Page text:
Posted April 18, 2000
With the help of an award-winning paper by co-investigators Carlos Coimbra and Roger Rangel, scientists will someday be able to use the three-dimensional light patterns of holography to see how bubbles and particles interact in microgravity conditions. The paper, which received the American Institute of Aeronautics and Astronautics’ Best Paper in Microgravity Science Award for 1999, forms the theoretical foundation for SHIVA, or Spaceflight Holography Investigation in a Virtual Apparatus. Principal Investigator James Trolinger, of MetroLaser Inc., in Irvine, California; Rangel, of the University of California, Irvine, Coimbra, of the University of Hawaii, and other members of the SHIVA team at Marshall Space Flight Center, will collect data using a unique holography-based diagnostics tool. They’ll use the instrument to understand the intricate, transient interaction between a single bubble or particle and its surrounding viscous fluid as well as bubble or particle interactions among themselves and the fluid. Findings from the experiment, which will be conducted on a space shuttle flight or on the International Space Station, will help scientists better understand the physics of most diffusion processes. For example, the bubbles in a glass of ginger ale on Earth travel quickly toward the top of the liquid because of buoyancy forces. In a microgravity environment, buoyancy forces are greatly reduced, so they have little influence on the motion of the bubbles. Recording the behavior of bubbles in this environment will allow SHIVA researchers to study in detail the motion and velocity history of the bubbles. What the researchers learn can be applied to manufacturing processes on Earth, where bubbles can cause defects if they remain in a molten material as it hardens.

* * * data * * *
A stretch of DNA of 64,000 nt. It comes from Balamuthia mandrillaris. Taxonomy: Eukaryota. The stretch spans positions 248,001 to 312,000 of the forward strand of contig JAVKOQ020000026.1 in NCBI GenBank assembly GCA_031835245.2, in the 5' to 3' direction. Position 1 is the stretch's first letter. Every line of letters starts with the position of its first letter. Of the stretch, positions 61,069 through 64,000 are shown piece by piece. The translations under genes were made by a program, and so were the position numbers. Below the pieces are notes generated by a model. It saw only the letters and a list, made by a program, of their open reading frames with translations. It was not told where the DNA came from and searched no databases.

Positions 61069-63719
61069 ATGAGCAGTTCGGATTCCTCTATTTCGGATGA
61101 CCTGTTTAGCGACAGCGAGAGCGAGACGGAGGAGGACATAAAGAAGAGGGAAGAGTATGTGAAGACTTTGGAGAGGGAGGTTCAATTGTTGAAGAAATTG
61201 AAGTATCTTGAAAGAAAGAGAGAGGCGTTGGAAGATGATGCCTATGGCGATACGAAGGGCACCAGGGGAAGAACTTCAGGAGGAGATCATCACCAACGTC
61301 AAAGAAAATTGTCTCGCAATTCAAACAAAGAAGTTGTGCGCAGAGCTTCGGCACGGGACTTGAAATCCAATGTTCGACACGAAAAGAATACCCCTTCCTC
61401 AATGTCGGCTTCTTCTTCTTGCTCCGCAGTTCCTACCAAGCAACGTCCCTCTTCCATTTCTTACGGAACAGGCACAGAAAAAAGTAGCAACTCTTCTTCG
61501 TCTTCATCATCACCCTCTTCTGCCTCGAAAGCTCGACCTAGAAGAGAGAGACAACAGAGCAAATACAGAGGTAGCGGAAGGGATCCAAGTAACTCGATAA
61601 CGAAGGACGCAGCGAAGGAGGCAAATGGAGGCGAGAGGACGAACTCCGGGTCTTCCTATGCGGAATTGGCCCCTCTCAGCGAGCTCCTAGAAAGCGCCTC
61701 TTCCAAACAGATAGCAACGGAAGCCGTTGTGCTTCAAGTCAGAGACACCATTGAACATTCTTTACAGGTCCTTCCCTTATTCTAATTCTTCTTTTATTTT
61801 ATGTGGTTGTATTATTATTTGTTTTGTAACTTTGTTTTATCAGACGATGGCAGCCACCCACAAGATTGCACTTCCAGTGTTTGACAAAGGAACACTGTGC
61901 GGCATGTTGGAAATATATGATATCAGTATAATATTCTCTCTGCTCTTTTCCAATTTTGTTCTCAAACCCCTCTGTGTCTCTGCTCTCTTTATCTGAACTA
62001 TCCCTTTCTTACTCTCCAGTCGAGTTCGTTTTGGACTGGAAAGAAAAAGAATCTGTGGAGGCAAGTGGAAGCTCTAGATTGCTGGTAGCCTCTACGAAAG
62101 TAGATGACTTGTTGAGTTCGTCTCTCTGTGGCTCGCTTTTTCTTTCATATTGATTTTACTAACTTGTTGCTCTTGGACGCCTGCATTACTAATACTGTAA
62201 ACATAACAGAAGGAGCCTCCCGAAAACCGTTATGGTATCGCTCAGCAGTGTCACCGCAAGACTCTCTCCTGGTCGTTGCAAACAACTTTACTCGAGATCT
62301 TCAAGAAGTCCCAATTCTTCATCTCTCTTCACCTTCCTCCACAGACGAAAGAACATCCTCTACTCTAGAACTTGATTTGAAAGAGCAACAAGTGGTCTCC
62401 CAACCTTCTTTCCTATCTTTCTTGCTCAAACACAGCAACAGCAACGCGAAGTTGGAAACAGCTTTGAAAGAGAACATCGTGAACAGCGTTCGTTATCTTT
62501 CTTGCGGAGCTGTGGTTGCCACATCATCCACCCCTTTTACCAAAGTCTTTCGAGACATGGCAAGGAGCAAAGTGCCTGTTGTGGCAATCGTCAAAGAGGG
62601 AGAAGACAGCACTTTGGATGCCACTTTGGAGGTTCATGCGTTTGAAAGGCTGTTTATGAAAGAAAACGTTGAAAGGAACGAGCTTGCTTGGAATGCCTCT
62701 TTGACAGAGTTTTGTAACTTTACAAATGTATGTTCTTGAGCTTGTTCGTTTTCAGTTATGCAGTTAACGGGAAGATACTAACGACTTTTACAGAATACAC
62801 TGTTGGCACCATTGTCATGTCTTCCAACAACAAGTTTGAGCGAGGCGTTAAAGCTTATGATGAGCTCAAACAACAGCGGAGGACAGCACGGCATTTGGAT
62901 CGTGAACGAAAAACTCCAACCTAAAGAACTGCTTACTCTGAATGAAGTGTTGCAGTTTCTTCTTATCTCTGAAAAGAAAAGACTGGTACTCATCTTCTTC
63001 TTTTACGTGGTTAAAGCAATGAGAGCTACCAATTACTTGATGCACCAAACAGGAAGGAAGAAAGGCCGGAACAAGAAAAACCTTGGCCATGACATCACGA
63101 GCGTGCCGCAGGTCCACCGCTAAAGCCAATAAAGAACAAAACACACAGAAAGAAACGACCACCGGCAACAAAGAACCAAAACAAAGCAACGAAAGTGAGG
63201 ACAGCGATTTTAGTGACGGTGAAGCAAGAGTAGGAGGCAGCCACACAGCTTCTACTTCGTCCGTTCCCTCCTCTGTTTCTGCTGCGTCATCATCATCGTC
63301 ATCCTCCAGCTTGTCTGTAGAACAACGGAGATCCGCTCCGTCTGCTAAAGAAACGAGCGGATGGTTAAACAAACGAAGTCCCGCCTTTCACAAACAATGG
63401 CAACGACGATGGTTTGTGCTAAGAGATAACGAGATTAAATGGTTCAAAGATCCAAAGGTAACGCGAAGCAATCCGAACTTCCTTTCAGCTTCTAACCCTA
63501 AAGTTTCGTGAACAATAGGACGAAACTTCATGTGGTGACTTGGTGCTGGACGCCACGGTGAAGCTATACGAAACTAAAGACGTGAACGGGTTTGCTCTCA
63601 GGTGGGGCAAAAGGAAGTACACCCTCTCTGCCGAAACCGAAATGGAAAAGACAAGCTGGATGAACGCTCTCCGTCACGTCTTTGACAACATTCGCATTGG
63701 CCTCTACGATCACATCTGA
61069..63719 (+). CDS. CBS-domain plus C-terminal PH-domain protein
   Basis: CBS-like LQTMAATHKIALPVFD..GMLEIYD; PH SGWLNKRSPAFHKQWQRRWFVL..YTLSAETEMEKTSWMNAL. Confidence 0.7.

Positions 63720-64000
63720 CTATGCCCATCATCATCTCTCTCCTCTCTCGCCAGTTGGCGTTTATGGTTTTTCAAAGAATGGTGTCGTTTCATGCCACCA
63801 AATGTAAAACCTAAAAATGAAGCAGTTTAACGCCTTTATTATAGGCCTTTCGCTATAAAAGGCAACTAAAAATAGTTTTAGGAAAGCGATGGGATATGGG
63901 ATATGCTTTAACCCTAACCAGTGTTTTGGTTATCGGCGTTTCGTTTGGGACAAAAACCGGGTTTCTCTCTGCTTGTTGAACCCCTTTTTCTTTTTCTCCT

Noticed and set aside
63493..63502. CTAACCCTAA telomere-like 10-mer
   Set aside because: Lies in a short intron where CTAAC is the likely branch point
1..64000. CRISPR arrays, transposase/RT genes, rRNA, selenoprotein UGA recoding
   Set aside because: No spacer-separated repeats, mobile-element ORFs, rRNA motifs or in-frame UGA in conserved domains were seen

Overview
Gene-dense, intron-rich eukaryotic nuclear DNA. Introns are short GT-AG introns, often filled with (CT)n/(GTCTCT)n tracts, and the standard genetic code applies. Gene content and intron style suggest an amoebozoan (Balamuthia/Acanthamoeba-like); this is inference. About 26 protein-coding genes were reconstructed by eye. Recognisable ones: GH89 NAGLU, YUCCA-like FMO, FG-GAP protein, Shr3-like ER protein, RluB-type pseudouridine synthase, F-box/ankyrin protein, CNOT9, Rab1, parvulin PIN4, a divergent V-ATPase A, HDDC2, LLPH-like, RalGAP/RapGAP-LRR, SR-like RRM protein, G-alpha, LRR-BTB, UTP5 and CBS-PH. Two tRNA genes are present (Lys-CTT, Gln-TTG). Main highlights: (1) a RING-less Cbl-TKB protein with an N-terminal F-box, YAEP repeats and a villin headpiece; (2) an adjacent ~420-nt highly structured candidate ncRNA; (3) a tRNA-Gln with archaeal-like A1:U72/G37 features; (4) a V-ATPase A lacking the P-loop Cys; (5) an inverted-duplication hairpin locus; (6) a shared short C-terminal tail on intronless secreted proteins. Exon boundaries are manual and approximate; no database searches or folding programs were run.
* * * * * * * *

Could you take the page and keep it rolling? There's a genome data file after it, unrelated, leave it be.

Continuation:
The experiment will allow results obtained for particles 1-2 millimeters in size moving at fairly low frequencies (around 100 hertz) to be scaled down and applied to microparticles and nanoparticles in Brownian motion, the apparently erratic zigzag motion of microscopic particles that becomes more evident at raised temperatures, in less viscous fluid, or with a smaller particle size. The paths that the particles take become increasingly complicated as they enter the viscoelastic regime, which means that the path and velocity of a particle at any given moment depends on its entire path and all its previous velocities leading up to that moment. Scientists can determine where a particle will go and at what speed based on that information.
Coimbra and Rangel presented their paper, “Spherical Particle Motion in Unsteady Viscous Flows,” at the 37th Aerospace Science Meeting in January 2000.